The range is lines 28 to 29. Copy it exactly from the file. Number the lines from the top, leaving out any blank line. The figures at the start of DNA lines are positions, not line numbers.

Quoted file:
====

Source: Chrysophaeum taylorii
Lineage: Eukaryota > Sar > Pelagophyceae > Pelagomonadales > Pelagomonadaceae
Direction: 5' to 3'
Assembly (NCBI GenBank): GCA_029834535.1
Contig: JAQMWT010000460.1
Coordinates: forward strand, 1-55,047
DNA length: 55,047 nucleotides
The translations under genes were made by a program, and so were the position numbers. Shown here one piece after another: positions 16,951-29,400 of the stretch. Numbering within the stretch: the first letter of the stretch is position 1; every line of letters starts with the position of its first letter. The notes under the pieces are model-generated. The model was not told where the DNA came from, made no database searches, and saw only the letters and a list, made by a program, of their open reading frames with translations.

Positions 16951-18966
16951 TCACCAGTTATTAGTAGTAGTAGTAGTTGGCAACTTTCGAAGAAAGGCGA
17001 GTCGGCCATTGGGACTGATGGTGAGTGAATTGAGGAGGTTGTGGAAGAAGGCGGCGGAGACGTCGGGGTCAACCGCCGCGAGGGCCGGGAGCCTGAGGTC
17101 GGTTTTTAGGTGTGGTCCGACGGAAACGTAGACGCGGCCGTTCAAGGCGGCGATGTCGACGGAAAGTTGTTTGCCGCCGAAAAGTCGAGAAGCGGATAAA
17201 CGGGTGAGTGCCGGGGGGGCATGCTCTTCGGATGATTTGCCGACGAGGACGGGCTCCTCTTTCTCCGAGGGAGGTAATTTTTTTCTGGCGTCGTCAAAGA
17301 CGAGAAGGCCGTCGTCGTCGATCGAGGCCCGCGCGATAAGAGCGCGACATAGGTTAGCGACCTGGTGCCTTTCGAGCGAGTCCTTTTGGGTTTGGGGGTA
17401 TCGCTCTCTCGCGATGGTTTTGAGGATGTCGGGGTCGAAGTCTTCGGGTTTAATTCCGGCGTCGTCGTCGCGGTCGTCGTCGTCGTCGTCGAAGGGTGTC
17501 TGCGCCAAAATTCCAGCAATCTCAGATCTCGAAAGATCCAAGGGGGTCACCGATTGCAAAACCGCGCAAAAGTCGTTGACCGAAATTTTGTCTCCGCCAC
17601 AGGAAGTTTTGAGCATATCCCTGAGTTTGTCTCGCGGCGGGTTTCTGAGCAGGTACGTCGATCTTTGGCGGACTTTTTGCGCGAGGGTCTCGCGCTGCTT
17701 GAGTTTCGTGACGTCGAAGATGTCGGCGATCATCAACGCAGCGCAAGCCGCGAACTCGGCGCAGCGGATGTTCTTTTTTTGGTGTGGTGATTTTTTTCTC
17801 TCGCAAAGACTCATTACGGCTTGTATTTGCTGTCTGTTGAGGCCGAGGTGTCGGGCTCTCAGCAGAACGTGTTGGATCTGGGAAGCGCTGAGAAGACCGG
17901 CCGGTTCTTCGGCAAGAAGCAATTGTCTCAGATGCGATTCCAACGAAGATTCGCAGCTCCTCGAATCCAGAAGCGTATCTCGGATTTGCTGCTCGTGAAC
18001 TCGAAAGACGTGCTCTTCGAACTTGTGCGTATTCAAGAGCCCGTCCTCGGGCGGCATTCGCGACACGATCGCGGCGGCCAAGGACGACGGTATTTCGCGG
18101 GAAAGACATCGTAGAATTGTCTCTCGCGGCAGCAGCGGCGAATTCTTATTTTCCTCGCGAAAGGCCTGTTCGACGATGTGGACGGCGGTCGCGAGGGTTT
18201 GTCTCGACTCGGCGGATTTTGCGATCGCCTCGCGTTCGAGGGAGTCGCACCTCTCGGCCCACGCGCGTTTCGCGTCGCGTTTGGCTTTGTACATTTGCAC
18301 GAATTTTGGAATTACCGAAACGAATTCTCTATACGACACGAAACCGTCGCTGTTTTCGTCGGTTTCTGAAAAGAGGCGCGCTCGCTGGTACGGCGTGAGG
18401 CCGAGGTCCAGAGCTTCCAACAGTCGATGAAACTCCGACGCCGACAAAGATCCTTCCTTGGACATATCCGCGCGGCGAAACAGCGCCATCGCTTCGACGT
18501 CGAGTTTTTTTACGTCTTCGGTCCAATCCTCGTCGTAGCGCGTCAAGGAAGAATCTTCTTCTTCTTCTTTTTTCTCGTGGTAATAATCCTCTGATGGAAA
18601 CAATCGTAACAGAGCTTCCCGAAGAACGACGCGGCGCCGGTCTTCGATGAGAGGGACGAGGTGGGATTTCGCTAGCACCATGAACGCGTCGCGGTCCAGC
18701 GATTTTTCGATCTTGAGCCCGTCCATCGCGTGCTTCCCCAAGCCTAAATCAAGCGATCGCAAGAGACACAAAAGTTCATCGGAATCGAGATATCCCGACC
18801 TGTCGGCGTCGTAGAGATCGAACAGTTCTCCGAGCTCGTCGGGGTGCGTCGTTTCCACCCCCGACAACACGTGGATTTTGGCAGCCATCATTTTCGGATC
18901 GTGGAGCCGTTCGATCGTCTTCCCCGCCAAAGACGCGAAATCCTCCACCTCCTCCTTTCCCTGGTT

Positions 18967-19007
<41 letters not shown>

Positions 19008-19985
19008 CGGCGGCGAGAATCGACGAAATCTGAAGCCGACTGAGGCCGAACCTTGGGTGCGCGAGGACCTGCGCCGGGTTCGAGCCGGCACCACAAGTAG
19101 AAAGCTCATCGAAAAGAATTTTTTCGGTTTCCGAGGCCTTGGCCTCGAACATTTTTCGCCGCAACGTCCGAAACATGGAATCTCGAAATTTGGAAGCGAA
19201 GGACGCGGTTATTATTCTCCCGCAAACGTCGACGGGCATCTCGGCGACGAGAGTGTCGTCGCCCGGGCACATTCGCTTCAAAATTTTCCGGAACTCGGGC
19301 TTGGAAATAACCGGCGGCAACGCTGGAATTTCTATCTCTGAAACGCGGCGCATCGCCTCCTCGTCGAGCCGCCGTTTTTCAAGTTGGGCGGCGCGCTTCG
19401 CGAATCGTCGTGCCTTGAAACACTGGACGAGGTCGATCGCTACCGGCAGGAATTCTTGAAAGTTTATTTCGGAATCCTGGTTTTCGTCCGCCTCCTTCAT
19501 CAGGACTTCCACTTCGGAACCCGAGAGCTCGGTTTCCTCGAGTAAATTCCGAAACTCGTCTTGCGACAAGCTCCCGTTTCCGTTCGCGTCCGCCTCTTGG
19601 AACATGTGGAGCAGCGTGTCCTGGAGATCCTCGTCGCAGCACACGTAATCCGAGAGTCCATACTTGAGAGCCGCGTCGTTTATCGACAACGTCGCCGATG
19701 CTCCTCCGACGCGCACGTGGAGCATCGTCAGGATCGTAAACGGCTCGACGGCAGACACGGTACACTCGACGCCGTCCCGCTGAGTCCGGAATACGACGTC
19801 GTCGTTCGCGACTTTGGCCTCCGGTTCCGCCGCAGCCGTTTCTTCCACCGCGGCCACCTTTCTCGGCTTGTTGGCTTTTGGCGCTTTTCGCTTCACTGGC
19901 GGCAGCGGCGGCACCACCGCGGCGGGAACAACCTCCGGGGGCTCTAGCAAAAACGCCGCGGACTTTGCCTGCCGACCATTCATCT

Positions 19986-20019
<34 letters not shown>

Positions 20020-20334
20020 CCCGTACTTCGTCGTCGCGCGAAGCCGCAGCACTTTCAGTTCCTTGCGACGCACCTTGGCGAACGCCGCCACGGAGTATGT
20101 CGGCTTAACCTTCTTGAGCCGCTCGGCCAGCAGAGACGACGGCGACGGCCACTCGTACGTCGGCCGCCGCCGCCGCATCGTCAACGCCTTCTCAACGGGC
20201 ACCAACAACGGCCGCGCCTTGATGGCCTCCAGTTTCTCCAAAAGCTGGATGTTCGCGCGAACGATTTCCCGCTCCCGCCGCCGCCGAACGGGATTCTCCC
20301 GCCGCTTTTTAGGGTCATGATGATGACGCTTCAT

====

18701 GATTTTTCGATCTTGAGCCCGTCCATCGCGTGCTTCCCCAAGCCTAAATCAAGCGATCGCAAGAGACACAAAAGTTCATCGGAATCGAGATATCCCGACC
18801 TGTCGGCGTCGTAGAGATCGAACAGTTCTCCGAGCTCGTCGGGGTGCGTCGTTTCCACCCCCGACAACACGTGGATTTTGGCAGCCATCATTTTCGGATC